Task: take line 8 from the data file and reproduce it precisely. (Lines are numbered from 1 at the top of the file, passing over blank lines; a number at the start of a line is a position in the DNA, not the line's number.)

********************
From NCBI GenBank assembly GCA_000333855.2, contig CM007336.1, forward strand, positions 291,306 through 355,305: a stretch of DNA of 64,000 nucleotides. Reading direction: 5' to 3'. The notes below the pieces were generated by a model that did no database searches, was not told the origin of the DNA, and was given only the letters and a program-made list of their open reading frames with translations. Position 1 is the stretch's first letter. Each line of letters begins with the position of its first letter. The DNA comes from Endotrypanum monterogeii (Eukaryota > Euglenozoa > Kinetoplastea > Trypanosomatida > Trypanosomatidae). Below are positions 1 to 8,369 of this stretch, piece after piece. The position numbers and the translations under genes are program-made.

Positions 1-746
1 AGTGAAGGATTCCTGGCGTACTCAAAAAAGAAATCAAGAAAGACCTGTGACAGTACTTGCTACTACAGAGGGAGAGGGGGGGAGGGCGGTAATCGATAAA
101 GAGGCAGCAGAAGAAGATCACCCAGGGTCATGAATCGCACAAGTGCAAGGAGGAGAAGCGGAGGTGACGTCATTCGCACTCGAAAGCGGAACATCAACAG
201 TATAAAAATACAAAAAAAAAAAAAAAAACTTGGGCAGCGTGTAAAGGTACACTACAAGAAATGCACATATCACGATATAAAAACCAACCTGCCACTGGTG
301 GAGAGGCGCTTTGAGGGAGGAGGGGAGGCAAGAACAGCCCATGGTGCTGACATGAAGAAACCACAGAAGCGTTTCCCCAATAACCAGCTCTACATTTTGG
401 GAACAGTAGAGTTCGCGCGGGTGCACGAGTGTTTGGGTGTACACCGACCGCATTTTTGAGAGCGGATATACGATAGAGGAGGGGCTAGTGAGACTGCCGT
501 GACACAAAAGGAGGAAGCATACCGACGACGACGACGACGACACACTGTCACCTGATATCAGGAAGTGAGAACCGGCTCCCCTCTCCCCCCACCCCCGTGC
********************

501 GACACAAAAGGAGGAAGCATACCGACGACGACGACGACGACACACTGTCACCTGATATCAGGAAGTGAGAACCGGCTCCCCTCTCCCCCCACCCCCGTGC